We live in an increasingly disposable society, where goods are built to die. As a consequence, our world is overflowing with rubbish. You can reduce your contribution to this rapidly increasing trash pile and decrease your trash footprint. The best way is to recycle: you will help decrease pollution and greenhouse gasses and ensure animals do not lose their habitats. Read on for practical ways to start recycling at home.
Start With Yourself
The easiest way to start recycling is to look at your own habits. Look at the goods you use at home – this is the potential recyclable waste you have control over. The next time you buy groceries or something new (i.e. a mobile phone, printer cartridge, ream of paper, etc.) be conscious of the items you would usually throw away that can, in fact, be recycled.
And once you are comfortable recycling your own things, you can expand your sphere of influence. Lead by example and you may influence your friends and neighbours to recycle.
Identify Items to Recycle at Home
All you need to start recycling at home is a basic knowledge of what can be recycled. Here are some common household items:
- Old newspapers, magazines and books
- Junk mail
- Waste paper
- Paper packaging (including cardboard)
- Plastic bottles and containers
- Glass bottles and containers, and;
- Old mobile phones, computers and laptops, among many others.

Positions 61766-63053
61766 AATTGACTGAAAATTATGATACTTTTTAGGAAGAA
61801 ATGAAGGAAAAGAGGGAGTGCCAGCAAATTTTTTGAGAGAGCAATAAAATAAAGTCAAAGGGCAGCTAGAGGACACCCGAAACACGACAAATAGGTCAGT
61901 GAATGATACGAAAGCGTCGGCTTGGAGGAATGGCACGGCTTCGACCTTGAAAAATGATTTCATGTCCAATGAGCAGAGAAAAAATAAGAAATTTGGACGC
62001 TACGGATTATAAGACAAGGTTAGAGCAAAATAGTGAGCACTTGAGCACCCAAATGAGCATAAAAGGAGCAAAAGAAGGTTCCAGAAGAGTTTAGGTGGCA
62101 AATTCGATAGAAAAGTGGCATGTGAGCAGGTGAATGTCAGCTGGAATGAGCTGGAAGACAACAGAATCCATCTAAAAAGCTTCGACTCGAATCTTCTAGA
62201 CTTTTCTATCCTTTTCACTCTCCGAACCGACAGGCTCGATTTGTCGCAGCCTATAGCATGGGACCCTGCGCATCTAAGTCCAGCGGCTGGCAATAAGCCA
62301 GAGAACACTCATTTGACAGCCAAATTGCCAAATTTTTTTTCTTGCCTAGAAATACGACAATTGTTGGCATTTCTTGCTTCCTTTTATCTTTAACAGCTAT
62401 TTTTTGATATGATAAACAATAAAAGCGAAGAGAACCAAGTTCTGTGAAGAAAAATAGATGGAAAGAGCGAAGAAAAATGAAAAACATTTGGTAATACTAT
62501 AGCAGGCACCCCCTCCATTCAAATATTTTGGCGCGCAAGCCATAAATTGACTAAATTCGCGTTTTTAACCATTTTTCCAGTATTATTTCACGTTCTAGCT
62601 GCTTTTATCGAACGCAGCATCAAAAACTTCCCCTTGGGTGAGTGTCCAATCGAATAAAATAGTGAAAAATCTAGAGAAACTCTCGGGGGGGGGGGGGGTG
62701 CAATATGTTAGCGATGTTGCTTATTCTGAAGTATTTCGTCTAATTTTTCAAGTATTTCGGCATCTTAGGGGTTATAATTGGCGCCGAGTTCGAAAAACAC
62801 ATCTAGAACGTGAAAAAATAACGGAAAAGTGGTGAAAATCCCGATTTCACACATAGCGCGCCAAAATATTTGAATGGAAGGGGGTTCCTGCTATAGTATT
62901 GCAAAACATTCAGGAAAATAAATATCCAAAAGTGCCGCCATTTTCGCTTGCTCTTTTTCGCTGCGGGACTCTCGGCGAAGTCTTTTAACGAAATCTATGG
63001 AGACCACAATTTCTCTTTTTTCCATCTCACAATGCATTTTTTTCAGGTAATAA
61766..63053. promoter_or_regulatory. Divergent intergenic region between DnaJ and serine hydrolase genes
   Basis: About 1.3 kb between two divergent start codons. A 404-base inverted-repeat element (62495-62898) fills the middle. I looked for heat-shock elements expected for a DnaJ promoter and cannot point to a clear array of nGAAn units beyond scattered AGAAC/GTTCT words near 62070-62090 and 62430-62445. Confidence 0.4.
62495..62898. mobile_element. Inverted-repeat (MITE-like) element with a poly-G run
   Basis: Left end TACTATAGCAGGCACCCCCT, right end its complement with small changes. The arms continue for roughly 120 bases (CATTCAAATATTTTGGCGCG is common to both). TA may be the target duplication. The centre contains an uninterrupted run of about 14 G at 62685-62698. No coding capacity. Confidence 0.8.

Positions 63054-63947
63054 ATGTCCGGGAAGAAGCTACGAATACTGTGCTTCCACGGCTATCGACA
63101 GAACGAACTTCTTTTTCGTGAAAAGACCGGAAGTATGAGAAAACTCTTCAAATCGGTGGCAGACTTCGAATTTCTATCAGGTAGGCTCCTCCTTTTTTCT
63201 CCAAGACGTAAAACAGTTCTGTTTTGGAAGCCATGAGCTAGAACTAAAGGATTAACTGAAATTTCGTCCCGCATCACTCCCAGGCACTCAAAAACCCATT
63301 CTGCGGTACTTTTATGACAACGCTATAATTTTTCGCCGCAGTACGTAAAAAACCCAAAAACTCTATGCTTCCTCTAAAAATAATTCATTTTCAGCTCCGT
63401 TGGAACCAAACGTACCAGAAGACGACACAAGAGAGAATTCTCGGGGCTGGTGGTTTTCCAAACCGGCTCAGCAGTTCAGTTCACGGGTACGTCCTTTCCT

Collecting Items for Recycling at Home
After identifying recyclable items, you need to sort them by type.
All unwanted paper and glass materials can be grouped together. However, as not all plastic items are readily recyclable, they should be organised according to their types.
Plastic is non-biodegradable, and takes thousands of years to decompose. Despite this, plastic is the most commonly disposed product, and is a leading cause of pollution.
The following types of plastic are readily recyclable:
- Polyethylene Terephthalate (PET) – Commonly used in soft drink bottles and food containers
- High Density Polyethylene (HDPE) – HDPE is used to make beverage bottles with a short shelf-life (i.e. milk and juice). It is also used for bottles containing household chemicals (i.e. detergent, shampoo and conditioner). It is also used to construct pipes, buckets, pens, sheets and doghouses.
- Polyvinyl Chloride (PVC) – Rigid PVC plastic is used to make bottles, pipes and fittings, among other things. And flexible PVC is used in wire and cable insulation.
- Polystyrene (PS) – PS is used to manufacture rulers, foam packaging, plates and cups, among other things.